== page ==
Youth & Student Groups

Young people of all ages are attracted to working with these films –  their enthusiasm and ideas are amazing

Public Allies Team Service Project –  committed to plan and manage 3 youth screenings of the films – and instead participated in a total of 18 events. This evolved organically, when after experiencing the team events, the seriously engaged youth audiences spontaneously wanted to replicate them by holding their own screenings. PA team members enthusiastically worked to assist the youth because they too were seriously engaged.

Medical College of WI Student Groups Physicians for Social Responsibility and the Emergency Medicine Interest Group – host Partners in Prevention to initiate the Gun Violence Awareness Fund of the Greater Milwaukee Foundation. An energetic, multi-disciplinary group representing health care, education, law enforcement and the arts gathered to screen clips and discuss ways to generate positive change in our communities. Partners from this endeavor expressed interest in traveling with us to diverse areas of Wisconsin, to expand the frame on gun violence from a purely 2nd Amendment issue to one of Public Health, affecting all communities in the state.

Student Social Work Association at the University of Wisconsin – Milwaukee organizes a Forum on teen suicide. All 3 of the films mention suicide and domestic violence, even though, as in Dear Rita, the main story may be about a homicide.  “From viewin g the films, we learned that as horrible as urban homicides are, suicide is even more prevalent – and college students are particularly at risk.” This propelled the group to invite in diverse experts on the topic of suicide prevention, to speak following a public screening of Dear Rita in the UWM Theater.

Teens Who Care – an impressive group of Milwaukee Public School middle school students screened Dear Rita for their teachers and, together, the students and teachers hosted extremely creative screening/discussion events for parents and school communities.

United Nations Ribbon International Project – youth and adults gather to create banners with Stand Together Milwaukee members and community artist volunteers, decorating banners with inspirational images of “what they most want to protect in the world.” All of the banners are tied together with colorful ribbons, creating a 40-yard long community banner representing Milwaukee standing together in peace and unity, to be carried in the Peace Walk and future events.The group  becomes an immediate member of The Ribbon International Project – joining participants from across the globe – all working to promote peace.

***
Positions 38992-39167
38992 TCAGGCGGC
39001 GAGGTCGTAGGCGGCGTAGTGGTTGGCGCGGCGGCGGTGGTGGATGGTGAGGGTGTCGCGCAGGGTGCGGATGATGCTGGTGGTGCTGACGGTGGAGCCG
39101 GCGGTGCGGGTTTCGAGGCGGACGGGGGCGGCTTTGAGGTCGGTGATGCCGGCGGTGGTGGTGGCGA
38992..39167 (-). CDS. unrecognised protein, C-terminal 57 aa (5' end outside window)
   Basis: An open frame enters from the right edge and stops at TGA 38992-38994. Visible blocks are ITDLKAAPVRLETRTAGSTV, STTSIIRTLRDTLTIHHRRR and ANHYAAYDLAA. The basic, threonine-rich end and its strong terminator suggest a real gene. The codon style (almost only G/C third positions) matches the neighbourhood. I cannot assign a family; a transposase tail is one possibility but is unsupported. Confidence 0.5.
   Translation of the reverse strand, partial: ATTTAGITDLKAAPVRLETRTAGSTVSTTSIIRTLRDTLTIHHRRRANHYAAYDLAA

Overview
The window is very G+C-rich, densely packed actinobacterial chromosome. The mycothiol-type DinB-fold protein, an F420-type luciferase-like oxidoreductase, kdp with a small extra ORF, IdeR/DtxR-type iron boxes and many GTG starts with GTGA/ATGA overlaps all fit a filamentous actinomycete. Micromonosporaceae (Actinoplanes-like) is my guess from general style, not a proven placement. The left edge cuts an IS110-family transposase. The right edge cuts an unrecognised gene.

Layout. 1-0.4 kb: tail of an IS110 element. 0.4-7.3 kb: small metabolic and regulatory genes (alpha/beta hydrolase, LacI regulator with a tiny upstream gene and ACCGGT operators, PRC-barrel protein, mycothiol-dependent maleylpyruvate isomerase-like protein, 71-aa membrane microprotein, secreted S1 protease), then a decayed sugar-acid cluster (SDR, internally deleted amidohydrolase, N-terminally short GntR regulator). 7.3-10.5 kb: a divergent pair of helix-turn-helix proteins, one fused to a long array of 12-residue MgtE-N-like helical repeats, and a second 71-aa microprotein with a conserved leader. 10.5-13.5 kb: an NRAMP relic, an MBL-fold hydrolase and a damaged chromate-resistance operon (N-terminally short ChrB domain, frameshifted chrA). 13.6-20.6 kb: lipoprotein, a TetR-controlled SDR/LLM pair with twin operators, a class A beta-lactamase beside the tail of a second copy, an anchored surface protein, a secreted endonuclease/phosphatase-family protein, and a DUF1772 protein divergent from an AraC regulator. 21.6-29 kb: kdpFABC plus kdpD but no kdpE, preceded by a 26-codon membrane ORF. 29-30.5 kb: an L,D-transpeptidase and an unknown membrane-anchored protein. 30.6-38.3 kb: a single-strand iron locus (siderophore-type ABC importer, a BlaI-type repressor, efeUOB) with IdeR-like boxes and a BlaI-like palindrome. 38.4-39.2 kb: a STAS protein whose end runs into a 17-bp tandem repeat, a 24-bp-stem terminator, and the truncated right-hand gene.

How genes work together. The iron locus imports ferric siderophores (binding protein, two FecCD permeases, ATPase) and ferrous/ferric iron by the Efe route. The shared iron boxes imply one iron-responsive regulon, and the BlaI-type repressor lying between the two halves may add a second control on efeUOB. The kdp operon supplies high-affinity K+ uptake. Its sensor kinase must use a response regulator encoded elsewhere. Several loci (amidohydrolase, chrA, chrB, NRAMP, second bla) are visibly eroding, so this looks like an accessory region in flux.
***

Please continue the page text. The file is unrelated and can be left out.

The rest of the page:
Women in Communication Student Chapter – over a decade host campus screenings of all 3 films  – culminating in hosting the State Adult Chapter for Changing the Conversation at the grand opening of Alverno College’s Research Center for Women and Girls.

Safe & Sound – a Milwaukee based youth group participates in interviewing audience members after the world premiere of Changing the Conversation. After the first (sold out) screening in the Milwaukee International Film Festival, the teens requested support from their group to allow them to repeat their stellar performance at the second festival screening in a more remote suburban area – for a repeat performance of their personal engagement strategies to solicit meaningful responses. This was a highly successful interaction, appealing to all involved.

Service Learning – students at Mount Mary College organize a public screening on campus of Changing the Conversation – then led the discussion with questions generated from the research they conducted in their communities.